Concerned about the antibiotic residues in the chicken you are eating?  It turns out that antibiotics is only one of a number of ‘additives’ that may be finding their way into poultry meat. Scientists from Johns Hopkins and Arizona State University researching the presence of antibiotics in poultry not only detected banned antibiotics but also found traces of Benadryl, Tylenol, caffeine, arsenic and personal care products (which could mean anything from chapstick to cosmetics to perfume).1

 To quote one of the authors of the study, “It is unbelievable what we found.”  Not quite unbelievable.   It is known that arsenic is fed to poultry to prevent infection and give the meat a more appealing color. Benadryl and Tylenol have a sedative effect on the birds, which given their concentration camp like confinement, might be a blessing for them at least.  It isn’t clear why caffeine and cosmetics would be found, but I suppose we should be happy on two accounts: Prozac was only found in Chinese poultry, and, it makes one all but forget about ‘pink slime’.

The studies were actually done on chicken feathers, which might one hope that the contaminants wouldn’t actually find their way into the meat.  But, unfortunately, post-slaughter, the feathers are ‘rendered’ (meaning melted down and ground up, more or less) into ‘feather meal’.  The feather meal is then processed into animal feed and fertilizer.  So, these chemicals are being widely recycled into our food supply.

And those amongst us who could be feeling a tad comforted by the fact that they eat organically might want to reconsider.  Feather meal is an acceptable ingredient in ‘organic fertilizer’.

Speaking of cosmetics, a recently released study from the Journal of Applied Toxicology 2 found that a common cosmetic ingredient to be present in 158 out of 160 samples of breast tissue collected from 40 different cancer related mastectomies.

The ingredient in question is a class of chemical compounds called parabens.  They are widely used as preservatives in varying forms of cosmetic products, including underarm deodorant, shampoos, shaving gels, pharmaceuticals and food additives.   Although parabens are effective and inexpensive ingredients, they also are known to have an estrogenic effect promoting the development of tumors, especially in the breast.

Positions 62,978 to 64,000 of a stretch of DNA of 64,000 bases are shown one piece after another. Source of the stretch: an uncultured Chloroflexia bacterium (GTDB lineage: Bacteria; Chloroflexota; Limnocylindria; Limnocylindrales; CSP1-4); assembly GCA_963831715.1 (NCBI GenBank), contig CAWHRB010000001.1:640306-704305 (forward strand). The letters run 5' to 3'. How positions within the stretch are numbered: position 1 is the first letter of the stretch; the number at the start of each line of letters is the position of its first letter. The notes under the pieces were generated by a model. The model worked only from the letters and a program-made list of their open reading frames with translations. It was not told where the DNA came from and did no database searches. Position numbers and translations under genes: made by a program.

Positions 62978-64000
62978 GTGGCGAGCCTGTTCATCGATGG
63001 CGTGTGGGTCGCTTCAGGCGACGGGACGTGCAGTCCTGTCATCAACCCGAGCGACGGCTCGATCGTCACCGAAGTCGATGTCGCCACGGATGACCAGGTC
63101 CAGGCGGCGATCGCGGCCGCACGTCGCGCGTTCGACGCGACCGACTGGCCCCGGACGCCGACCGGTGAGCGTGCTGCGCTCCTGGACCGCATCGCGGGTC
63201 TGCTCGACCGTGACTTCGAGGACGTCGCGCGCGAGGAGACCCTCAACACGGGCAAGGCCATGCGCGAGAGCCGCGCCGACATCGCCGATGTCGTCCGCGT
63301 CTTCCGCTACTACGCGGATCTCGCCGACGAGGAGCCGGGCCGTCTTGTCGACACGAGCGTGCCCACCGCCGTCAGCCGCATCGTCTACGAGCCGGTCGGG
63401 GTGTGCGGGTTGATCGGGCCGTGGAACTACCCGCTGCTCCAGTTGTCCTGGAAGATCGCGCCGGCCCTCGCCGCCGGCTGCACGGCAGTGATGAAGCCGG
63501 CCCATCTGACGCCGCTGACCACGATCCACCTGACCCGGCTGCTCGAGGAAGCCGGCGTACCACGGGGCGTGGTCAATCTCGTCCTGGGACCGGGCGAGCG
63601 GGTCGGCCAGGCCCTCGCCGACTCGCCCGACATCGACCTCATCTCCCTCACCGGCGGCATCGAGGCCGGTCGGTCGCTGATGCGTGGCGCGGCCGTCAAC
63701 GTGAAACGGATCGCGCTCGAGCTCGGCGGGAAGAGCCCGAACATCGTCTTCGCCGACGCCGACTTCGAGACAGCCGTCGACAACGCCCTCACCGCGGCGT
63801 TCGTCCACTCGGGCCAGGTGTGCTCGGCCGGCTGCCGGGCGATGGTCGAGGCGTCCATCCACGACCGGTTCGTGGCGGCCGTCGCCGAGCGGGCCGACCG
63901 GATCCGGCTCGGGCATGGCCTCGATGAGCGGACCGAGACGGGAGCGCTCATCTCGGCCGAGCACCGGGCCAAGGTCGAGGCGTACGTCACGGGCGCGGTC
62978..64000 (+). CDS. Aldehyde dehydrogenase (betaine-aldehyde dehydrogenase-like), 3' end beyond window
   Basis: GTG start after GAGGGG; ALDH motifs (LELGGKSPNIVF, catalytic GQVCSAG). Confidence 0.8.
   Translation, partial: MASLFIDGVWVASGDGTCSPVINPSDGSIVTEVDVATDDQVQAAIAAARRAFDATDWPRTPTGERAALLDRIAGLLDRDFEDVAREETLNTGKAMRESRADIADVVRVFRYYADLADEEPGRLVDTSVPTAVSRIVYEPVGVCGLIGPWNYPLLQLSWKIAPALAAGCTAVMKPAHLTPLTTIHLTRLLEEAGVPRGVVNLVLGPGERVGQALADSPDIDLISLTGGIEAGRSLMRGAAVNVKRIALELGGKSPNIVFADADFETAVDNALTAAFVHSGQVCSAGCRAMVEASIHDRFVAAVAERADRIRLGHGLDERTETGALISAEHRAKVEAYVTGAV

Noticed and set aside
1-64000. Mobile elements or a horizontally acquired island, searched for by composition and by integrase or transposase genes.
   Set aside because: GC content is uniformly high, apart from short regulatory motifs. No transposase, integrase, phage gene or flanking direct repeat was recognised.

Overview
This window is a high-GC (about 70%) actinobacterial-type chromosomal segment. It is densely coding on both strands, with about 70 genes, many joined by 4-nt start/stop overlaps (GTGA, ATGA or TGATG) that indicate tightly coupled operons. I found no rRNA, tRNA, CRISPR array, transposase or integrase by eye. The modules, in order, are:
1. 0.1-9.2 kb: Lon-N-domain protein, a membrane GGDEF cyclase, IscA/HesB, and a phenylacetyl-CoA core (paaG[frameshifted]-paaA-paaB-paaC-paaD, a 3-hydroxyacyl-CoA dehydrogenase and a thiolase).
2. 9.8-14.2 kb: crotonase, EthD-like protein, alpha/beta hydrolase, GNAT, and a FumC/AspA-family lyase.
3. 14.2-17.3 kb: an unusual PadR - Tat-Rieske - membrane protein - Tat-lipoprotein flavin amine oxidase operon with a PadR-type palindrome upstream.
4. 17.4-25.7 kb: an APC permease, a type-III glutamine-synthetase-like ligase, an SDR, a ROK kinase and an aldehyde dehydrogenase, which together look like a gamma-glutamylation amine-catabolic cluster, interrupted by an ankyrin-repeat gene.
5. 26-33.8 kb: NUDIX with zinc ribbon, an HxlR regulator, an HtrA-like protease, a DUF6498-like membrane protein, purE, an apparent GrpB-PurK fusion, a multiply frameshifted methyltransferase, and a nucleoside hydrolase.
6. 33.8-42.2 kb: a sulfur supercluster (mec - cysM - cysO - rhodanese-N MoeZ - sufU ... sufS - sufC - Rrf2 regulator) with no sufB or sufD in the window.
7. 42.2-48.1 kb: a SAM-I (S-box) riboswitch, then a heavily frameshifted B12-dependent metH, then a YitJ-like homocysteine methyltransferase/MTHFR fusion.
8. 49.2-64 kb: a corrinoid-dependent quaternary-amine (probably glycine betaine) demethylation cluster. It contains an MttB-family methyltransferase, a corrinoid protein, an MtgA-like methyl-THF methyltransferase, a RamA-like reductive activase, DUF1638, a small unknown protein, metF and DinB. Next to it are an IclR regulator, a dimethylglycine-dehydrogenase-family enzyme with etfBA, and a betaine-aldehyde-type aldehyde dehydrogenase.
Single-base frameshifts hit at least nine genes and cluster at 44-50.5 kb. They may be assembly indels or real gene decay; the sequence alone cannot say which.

This estrogenic effect, often termed ‘estrogen mimicry’, occurs when molecules attach themselves to cellular estrogen receptor sites disturbing normal estrogen metabolism.  How these substances act appears not to be fully understood as of yet.  It is thought that they can actually act to either mimic natural estrogen or conversely, to block the action of natural estrogen because they are occupying the receptor sites.

Also, it seems that varying doses of the same mimic will affect the body in different ways.  A stronger dose does not necessary cause a more powerful but similar reaction as a lower dose.  This phenomenon, though somewhat counterintuitive but familiar to anyone well versed in homeopathy,  is known as ‘nonmonotonc dose response’.

As an example, when rats are exposed to 100 parts per billion of the infamous synthetic estrogen DES that was given to pregnant women for 30 years during the mid 20th century, the rats became emaciated.   But when they were given only 1 part per billion, they developed morbid obesity.